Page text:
21 April 2013
There were a number of exciting announcements and releases this week (e.g. Hadoop on OpenStack, Impala 0.7) as well as some fantastic technical articles and tutorials. It's great to see more technical articles about how folks are doing things with Hadoop -- this week covering Hadoop internals, data formats, and MapReduce-based mobile UI customization. A big thanks to those that share their insights and experiences for making this newsletter possible!
Cloudera has announced the Cloudera Academic Partnership program with seven universities part of the initial program. Cloudera cites the need for Hadoop-related expertise as the main motivation for the program.
Apache BigTop is a system for testing the components of the Hadoop stack in conjunction with one another. This post highlights why it's becoming popular (particularly with vendors) even though it's not in the spotlight.
We've been seeing a lot of new products focusing on running SQL on HDFS. Most of these products distribute worker-nodes alongside the datanodes. Teradata has taken a different approach (they kind of have to since they ship an appliance). This week, in addition to announcing a new set of hardware, they announced SQL-H which gives Teradata access to data stored on HDFS by using HCatalog to get metadata about the files in HDFS.
Mirantis, Hortonworks, and Red Hat are working on project Savanna to bring Hadoop support to OpenStack (OpenStack is software for managing cloud computing software). It sounds like they're targeting an initial release for June in time for Hadoop Summit, and that they have some grand plans -- everything from provisioning bare-metal hardware to enabling something like Amazon's Elastic MapReduce.
This is a great overview of the components in the Hadoop stack other than HDFS and MapReduce -- in particular, HBase, Cassandra, Pig, Hive, and Impala. It also discusses a few other SQL-on-Hadoop solutions.
While its architecture is easy to understand, HDFS is a complex piece of software that oftentimes seems to work as if by magic. This article discusses the architecture and starts diving into the software stack -- providing a map for someone trying to navigate the source code.
Tom White, the author of Hadoop, The Definitive Guide, is writing a series of posts for Dr Dobb's about Hadoop. The first article has an overview of HDFS and MapReduce as well as an introduction to various other systems in the Hadoop stack like Flume, Pig, Hive, and HBase.
LinkedIn is using Hadoop-based algorithms to customize the UI on their mobile apps, where real estate is limited. Their infrastructure includes Kafka for data ingestion, a Hadoop workflow for building recommendations (which they describe in some detail), and Voldemort for serving the data in real-time.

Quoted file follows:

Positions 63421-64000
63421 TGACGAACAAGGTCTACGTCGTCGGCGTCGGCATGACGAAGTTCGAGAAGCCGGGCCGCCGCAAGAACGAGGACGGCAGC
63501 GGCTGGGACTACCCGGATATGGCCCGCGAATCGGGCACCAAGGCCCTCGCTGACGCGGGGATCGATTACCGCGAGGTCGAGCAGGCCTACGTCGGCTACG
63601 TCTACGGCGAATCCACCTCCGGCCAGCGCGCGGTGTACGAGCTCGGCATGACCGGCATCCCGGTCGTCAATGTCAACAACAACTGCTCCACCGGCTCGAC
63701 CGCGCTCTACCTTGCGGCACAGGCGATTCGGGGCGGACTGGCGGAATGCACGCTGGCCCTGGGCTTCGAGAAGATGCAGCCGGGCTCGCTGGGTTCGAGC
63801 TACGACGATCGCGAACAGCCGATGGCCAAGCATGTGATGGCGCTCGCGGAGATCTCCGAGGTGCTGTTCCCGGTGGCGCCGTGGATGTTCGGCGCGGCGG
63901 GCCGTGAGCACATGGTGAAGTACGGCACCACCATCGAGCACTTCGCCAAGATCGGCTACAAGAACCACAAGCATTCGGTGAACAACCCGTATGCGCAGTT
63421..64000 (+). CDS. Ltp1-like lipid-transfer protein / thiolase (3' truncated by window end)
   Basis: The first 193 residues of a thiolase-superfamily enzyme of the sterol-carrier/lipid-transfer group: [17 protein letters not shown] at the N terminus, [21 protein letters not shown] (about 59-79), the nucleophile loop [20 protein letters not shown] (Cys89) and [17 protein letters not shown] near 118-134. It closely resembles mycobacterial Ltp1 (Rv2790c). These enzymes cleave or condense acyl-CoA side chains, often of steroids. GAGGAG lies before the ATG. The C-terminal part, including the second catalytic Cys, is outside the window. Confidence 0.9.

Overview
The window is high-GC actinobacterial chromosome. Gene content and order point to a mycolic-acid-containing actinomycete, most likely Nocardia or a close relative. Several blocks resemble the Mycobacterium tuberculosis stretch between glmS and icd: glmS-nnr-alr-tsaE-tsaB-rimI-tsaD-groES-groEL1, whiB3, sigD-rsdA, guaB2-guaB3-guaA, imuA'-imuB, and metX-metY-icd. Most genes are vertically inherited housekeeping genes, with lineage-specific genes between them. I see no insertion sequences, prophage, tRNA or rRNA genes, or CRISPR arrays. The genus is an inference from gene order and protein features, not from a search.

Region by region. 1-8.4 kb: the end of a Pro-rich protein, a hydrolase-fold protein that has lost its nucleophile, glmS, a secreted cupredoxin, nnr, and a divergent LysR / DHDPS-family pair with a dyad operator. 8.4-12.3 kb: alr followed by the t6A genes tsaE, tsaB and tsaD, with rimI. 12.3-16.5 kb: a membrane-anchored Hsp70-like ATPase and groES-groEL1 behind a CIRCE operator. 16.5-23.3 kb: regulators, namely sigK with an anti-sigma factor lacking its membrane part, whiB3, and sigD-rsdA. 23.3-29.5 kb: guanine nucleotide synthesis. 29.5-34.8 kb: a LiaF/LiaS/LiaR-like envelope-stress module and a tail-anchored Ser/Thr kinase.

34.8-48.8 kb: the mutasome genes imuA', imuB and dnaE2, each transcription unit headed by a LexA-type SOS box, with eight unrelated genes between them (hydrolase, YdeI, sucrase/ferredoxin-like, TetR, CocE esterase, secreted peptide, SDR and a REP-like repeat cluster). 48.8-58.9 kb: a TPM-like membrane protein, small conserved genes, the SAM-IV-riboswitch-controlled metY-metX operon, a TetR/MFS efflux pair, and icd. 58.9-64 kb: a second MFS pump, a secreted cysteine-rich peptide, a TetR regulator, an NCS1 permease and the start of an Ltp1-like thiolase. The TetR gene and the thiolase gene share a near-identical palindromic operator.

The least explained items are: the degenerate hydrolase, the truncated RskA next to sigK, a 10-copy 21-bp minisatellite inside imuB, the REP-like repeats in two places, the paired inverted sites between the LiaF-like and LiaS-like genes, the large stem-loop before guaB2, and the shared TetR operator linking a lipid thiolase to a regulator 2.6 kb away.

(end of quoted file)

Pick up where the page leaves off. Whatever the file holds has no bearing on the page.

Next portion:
At the Twitter Seattle Open House, Julien Le Dem presented on Parquet, the new columnar storage format that Twitter is building in collaboration with Cloudera. The slides include a great overview of the use-case, the file format, and some initial benchmarks.
Cloudera HUE provides a web interface to interact with Hadoop to upload and browse data as well as run Hive and MapReduce jobs. In this tutorial, you'll load a dataset from the Yelp challenge into Hive, run some SQL queries on it, and then run a python streaming MapReduce job using MrJob.
Redis is a key-value store that supports various data structures such as lists, sets, strings, and more. This tutorial covers getting data in and out of Redis from MapReduce, including the code for custom input formats, record readers, and output formats.
A tutorial covering running Apache Mahout on HDInsight (HDInsight is the Hadoop Distribution running on Windows Azure). Covers install, setup, and running a Mahout MapReduce job.
Cloudera Impala 0.7 was released (and a few days later the 0.7.1 release with some critical bug fixes was announced). Version 0.7.1 has a bunch of new features, including support for the Parquet columnar file format and avro, plus distributed aggregations and top-n computations. This release supports CDH4.1 and 4.2 as well as a number of different linux distributions.
Apache MRUnit, the MapReduce unit-testing library reached version 1.0.0. It supports both hadoop 1 and hadoop 2.
Last week, Amazon announced support for Elastic MapReduce on their GovCloud service.
UC Berkeley's AMPLab, the same lab that develops Spark, has announced the Tachyon Project. Tachyon is a distributed file system that can cache some datasets in memory, but it checkpoints data to an underlying file system (it currently supports HDFS or a single node local file system).
Curated by Mortar Data (http://www.mortardata.com)
Monday, April 22 Cloudera Sessions (Toronto, Canada) http://www.meetup.com/TorontoHUG/events/114398482/
Tuesday, April 23 Natural Language Processing and Big Data (Washington, DC) http://www.meetup.com/Data-Science-DC/events/109386702/
Wednesday, April 24 Big Data @ Yelp -- taming the reviews & recommendations (San Jose, CA) http://www.meetup.com/BigDataGurus/events/114645332/
Thursday, April 25 Data in the Big City (New York, NY) http://www.meetup.com/DataKind-NYC/events/112727792/
Thursday, April 25 Power in Numbers: Growing Atlanta's Data Science Talent (Atlanta. Georgia) http://www.meetup.com/Data-Science-ATL/events/109289502/
Thursday, April 25 Bigvis: visualising 100,000,000 observations in R with Hadley Wickham (New York, NY) http://www.meetup.com/nyhackr/events/112271042/
Saturday, April 27 Map Reduce Programming - Deep Dive (Santa Clara, CA) http://mapreduce-deep-dive-es2005.eventbrite.com/?rank=6